Dilemmas of development: the village polytechnic movement as a shadow system of education in Kenya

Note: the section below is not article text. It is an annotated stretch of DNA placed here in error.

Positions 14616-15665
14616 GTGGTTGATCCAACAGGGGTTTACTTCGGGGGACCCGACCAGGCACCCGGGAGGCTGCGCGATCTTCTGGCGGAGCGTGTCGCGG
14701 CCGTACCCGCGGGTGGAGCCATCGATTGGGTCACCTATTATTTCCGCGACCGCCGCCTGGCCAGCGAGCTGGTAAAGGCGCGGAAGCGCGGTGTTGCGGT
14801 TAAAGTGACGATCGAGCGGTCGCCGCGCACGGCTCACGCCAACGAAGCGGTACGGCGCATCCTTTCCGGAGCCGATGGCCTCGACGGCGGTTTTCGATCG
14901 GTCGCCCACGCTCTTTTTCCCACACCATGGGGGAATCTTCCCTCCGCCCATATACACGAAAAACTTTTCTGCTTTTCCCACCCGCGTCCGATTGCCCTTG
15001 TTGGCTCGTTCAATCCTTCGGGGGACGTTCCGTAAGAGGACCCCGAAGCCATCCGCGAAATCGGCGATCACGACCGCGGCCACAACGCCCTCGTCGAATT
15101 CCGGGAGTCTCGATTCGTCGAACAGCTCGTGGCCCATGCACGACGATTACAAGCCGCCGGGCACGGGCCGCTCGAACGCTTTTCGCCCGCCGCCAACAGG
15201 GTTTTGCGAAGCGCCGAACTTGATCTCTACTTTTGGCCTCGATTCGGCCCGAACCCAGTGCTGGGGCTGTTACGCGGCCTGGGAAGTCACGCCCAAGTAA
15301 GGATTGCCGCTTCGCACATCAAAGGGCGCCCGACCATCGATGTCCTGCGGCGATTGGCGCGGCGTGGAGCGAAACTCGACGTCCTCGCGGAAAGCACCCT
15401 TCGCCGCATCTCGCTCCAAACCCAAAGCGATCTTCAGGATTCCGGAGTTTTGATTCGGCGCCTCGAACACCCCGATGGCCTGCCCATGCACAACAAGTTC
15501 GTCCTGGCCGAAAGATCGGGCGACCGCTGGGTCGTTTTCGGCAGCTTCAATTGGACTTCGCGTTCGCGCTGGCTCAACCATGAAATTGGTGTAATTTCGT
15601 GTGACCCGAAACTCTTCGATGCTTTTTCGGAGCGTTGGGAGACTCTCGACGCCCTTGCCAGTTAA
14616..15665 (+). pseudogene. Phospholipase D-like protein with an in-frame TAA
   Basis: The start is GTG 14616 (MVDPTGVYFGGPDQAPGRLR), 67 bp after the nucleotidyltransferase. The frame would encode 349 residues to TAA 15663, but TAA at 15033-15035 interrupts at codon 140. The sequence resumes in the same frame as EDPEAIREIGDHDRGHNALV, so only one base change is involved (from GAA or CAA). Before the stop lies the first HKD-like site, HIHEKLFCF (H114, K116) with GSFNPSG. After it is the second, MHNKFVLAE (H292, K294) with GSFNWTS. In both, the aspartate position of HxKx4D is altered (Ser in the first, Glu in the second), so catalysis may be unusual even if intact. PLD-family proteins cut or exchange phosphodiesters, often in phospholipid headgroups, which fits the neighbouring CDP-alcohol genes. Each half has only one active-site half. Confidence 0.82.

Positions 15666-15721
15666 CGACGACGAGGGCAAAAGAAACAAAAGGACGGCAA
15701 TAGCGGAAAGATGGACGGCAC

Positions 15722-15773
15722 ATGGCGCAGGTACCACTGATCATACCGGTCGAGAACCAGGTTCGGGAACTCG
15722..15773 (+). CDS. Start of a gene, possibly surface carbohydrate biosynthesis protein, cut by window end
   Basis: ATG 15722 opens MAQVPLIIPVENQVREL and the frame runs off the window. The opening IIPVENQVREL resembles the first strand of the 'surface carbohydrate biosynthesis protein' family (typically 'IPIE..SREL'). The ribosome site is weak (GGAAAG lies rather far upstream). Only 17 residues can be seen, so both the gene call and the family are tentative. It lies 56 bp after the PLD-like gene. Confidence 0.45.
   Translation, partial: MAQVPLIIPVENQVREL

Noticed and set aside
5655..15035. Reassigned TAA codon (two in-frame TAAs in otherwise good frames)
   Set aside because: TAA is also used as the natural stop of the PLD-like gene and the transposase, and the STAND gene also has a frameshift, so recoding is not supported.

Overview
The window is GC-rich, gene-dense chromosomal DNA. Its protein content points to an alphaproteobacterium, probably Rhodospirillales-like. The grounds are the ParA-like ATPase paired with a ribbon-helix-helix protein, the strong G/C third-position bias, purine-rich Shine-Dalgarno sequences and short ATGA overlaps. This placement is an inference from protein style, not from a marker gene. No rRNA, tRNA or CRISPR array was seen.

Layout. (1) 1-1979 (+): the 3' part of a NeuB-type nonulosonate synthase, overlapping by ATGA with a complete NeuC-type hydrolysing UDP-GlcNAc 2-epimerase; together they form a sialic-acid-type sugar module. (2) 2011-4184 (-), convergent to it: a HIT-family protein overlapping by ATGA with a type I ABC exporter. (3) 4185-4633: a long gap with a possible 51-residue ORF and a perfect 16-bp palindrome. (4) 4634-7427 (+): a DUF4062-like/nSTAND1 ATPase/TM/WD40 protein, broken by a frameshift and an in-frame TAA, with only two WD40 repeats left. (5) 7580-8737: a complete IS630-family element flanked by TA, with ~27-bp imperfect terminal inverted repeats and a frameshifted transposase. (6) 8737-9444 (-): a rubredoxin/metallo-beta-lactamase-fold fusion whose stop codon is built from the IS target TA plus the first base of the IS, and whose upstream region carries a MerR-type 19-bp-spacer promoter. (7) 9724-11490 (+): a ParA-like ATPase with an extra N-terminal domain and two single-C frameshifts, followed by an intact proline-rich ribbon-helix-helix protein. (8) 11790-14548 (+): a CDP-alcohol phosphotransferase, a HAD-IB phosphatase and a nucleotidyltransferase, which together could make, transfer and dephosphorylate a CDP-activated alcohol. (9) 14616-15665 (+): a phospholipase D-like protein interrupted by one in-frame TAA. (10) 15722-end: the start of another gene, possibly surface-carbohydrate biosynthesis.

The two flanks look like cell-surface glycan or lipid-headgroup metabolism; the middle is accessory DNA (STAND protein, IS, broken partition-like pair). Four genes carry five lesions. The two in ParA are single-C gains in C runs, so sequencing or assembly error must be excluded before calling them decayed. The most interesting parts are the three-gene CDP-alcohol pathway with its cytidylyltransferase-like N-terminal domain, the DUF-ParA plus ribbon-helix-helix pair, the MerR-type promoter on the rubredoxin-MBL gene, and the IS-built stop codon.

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The need for training which complements the established formal school system in Kenya is indicated by the growth of the National Youth Service, Youth Centres and Village Polytechnics. This paper contends that the particular significance of the Village Polytechnic Movement lies not simply in its reflection of the 'Harambee' spirit and its role in vocational training, but also in the fact that it may contain the first faint stirrings of a new educational ideology for Kenya. The purpose of the paper is to identify from the recent experience of polytechnics some of the significant features of this emerging ideology. A model of formal institutional secondary schooling is used to contrast the ideals of the Village Polytechnic Movement which aim to create a type of training rooted in individual experience and local need. The main part of the paper draws on survey data to illustrate some of the dilemmas which polytechnics are facing in their attempt to give substance to these ideals. The data reveal the strength and pervasiveness of the myth of institutional schooling in patterning the development of polytechnics. Despite this influence however it is clear that certain polytechnics do exemplify significant new educational, principles and hold out the potential of an important contribution to solving problems associated with youth employment and occupation. Five distinct types of polytechnic are identified and briefly discussed. Salient among the principles which they exemplify is the utility of the notion of trainingas- work in the search for a relevant educational response to the developmental needs of rural communities.